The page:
Bruins penalty kill on point


Bruins penalty kill on point

CHICAGO While the Bruins' power play is still trying to find their elusive groove, the Bs penalty kill is earning high marks across the board this season.

The Bs managed to kill three Chicago power plays during their 3-2 shootout victory over the Blackhawks at the United Center on Saturday night, and even better than that managed to get on the board with a short-handed goal that helped awaken the hibernating Bruins.

After five games the Bruins have as many shorthanded goals as they do power play goals (one), which serves as both a good and a bad thing depending on how one might look at it.

The biggest kill took place in the waning moments of the third period with Benoit Pouliot whistled off for a high-sticking penalty and the Bruins hanging on to a 2-2 tie with a push for overtime and a guaranteed point. Rich Peverley and Chris Kelly teamed up for the short-handed goal, Daniel Paille and Gregory Campbell logged nearly the most minutes among the forwards on the PK, and the Patrice BergeronBrad Marchand did their share of penalty killing as well.

The Bruins have now killed 17 out of 19 power plays against them this season in five games and rank just outside the NHLs top 10 in penalty kill but have been able to summon special teams play when theyve really needed it already this season.

Our penalty kill was very good tonight. You just have to look at the Blackhawks roster to see how good their power play it is, and its hurt a lot of other teams, said Julien. The key was not letting them get set up as a unit. We really disrupted their entry a lot tonight, which was a very good thing that helped us hold them down.

Kelly was the star of the special teams show for the Bruins in the victory, however. It was the third line center that disrupted the Chicago flow at the point and orchestrated a 2-on-1 rush with Rich Peverley into the Blackhawks zone. Peverley carried the puck into the offensive zone with speed and served up a great dish to Kelly, who didnt miss his second chance at an open net this season.

Kelly famously missed the net during an odd man rush with Tyler Seguin during the first period of their season opener against the Flyers, but buried the puck in the back of the net past Corey Crawford this time around.

Its clearly not perfect for the Bruins with the power play missing in action again to start this season, but its not quite as bad as it could be provided the penalty kill continues to do yeomans work for the Bruins.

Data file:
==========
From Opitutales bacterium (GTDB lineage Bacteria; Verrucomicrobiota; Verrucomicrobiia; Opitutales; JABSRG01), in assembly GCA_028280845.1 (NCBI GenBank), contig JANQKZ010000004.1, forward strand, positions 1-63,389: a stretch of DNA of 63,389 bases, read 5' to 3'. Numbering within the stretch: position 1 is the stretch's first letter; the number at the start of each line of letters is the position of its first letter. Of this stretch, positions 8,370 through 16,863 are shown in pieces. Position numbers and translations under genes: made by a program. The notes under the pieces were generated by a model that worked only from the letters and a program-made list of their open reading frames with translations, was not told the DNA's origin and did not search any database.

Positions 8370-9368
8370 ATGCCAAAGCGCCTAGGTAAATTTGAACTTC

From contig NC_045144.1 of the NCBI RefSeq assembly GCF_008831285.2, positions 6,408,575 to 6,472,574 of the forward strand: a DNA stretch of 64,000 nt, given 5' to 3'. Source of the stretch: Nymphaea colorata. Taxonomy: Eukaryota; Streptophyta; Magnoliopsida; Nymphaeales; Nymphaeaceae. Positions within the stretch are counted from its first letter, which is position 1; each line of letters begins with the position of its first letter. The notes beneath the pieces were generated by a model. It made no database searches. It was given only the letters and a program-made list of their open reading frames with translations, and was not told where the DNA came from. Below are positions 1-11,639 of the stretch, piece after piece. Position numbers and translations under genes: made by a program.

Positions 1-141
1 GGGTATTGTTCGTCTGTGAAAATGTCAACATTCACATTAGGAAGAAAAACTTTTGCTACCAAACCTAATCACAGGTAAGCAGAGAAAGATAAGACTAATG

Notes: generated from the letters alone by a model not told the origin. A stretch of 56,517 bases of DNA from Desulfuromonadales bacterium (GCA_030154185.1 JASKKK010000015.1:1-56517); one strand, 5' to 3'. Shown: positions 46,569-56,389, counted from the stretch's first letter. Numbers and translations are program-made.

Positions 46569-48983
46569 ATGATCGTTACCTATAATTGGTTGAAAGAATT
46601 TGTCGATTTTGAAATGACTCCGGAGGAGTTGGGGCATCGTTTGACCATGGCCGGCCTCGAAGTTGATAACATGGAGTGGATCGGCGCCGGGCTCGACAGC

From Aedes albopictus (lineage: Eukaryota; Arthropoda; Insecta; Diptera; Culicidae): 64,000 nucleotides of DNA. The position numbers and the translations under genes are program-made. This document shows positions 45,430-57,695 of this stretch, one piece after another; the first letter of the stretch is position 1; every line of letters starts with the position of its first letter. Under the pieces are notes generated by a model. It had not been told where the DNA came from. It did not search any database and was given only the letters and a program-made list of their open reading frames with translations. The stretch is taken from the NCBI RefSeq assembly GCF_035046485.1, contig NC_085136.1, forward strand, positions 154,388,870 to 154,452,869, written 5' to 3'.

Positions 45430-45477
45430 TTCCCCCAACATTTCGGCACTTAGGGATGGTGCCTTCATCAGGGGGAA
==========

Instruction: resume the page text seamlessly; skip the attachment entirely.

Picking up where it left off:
Morning Skate: Do Caps have mental block come playoff time?

Morning Skate: Do Caps have mental block come playoff time?

Here are all the links from around the hockey world, and what I’m reading, while thinking about and praying for the people of Manchester, England. It’s obviously an evil, cowardly act to bomb any public place, but to do it at a concert filled with women and children is the lowest of the low.

*The Capitals players are acknowledging that there’s some kind of mental block with the Stanley Cup playoffs. CSN Mid-Atlantic has all the details.

*It’s been a very odd postseason for the NHL where there are so many non-traditional teams still alive with the Nashville Predators in the Stanley Cup Fina, and the Ottawa Senators fighting for their lives in the Eastern Conference Final. On that note, there is a ton of disappointment at the empty seats at the Canadian Tire Centre for Ottawa’s home games in the playoffs. It sounds like there are going to be empty seats tonight for a do-or-die Game 6 in Ottawa. That is an embarrassment for a Canadian city that’s supposed to pride itself on their love of hockey. Let’s hope the Senators fans have a last-minute surge to buy tickets and show some appreciation for a Senators team that’s given the Ottawa fans a totally unexpected ride through the postseason this spring. I mean, Erik Karlsson at the top of his game is worth the price of admission all by himself.